The National Task Force is formed at this juncture by the SC. Four among the 12 members are from Delhi hospitals. Cabinet Secretary, Government of India, is designated as the convener as well as a member of the Task Force.
Thus, the responsibility of supply of oxygen is shifting from the government to the concern of the judiciary. Principles of legality, equality, and justice is likely to determine allocation of oxygen. Meeting competing demands and rectifying shortage and wastage will be in the hands of the Task Force, which is obviously accountable to its creator, the Supreme Court. In recent days, hoarding, black-marketing, excessive use and pilferage of oxygen cylinders are reported – a development that will add to the problems of the NTF. Multiple authorities with overlapping functions will have to coordinate.
Terms of reference to the Task Force comprise 12 points besides supply of oxygen to States and UTs. These include formulating and periodically reviewing and revising methodology for allocation of oxygen on “scientific, rational, and equitable” basis; augmenting supplies; auditing by sub-groups with States and UTs; reviewing measures to ensure availability of essential drugs and medicines; planning and adopting measures to meet emergencies; suggesting measures to augment availability of trained doctors and other medical personnel; promoting research; facilitating sharing of practices between nations on pandemic management; and looking into other issues having a bearing on pandemic control. In short, this body will deal with every aspect of fighting the pandemic — medical and associated non-medical problems.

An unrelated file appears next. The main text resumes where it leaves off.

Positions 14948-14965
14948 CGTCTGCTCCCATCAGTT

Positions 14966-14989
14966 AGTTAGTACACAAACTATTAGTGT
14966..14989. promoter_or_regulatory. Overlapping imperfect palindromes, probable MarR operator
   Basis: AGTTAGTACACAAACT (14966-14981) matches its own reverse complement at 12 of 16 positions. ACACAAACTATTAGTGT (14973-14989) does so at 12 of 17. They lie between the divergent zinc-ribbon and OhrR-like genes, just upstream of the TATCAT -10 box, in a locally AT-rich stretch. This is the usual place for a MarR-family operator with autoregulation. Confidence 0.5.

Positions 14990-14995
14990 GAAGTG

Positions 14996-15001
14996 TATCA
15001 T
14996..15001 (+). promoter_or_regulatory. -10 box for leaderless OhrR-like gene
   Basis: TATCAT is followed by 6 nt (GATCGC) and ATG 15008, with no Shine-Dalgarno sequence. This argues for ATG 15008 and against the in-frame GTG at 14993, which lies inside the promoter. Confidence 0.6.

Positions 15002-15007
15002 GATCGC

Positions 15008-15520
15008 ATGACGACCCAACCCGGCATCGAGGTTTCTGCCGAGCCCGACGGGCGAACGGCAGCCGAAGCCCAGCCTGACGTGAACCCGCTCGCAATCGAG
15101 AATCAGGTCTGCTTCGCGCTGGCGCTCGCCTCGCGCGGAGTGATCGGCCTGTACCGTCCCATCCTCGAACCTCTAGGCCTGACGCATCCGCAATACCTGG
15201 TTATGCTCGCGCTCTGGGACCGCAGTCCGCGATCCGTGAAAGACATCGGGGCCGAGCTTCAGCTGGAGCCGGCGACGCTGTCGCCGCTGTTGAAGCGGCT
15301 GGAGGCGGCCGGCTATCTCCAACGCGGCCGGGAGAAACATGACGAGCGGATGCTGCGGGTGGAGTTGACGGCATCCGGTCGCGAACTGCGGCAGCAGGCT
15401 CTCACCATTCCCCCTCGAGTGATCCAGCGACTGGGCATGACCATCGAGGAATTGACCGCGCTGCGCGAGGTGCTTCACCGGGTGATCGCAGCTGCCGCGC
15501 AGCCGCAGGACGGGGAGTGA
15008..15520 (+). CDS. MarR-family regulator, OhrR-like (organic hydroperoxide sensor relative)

The sub-groups to be set up in States/UTs will do the audit to determine whether the supplies allocated by the Centre reach their destinations and distribution to hospitals and end users are efficient and transparent. They will also identify bottlenecks obstructing the process of utilisation of oxygen.
A separate Task Force to control Covid-19 is an excellent idea and even if it is an autonomous body, it must function under Union Health Ministry. Why it is set up by the Judiciary is not known. The new government in Tamil Nadu has a separate ministry for Covid-19 control. Epidemic control is a public health emergency requiring national policy and action and not a legal problem.
It is not clear whether the Central government is obliged to accept all recommendations of the Task Force. Nor is it clear whether the Task Force will make decisions by consensus or majority support.
The Task Force has many more functions related to Covid-19 control apart from distributing oxygen. Will it take over the entire responsibility of conquering the virus or at least acquiring and distributing oxygen? Will it negotiate with foreign countries and liaison between Indian States for oxygen supply? How will it manage the financial part? Will it give orders to the government like the Supreme Court? Will it monitor the usage of oxygen and other materials supplied to the States/UTs? Will it guarantee oxygen supply as and when needed by patients?
Oxygen supply to a State is not an isolated question merely of fulfilling a demand. It requires enormous data on Covid spread and control measures in every State/UT including their abilities, difficulties, and drawbacks. It involves a good deal of administrative work and management of manpower and resources possible for the government but not for a Task Force of medical experts.
Separation of Powers is a cardinal principle of democracy, where the spheres of the Legislature, Executive, and Judiciary are clearly earmarked. One cannot superimpose on another. —INFA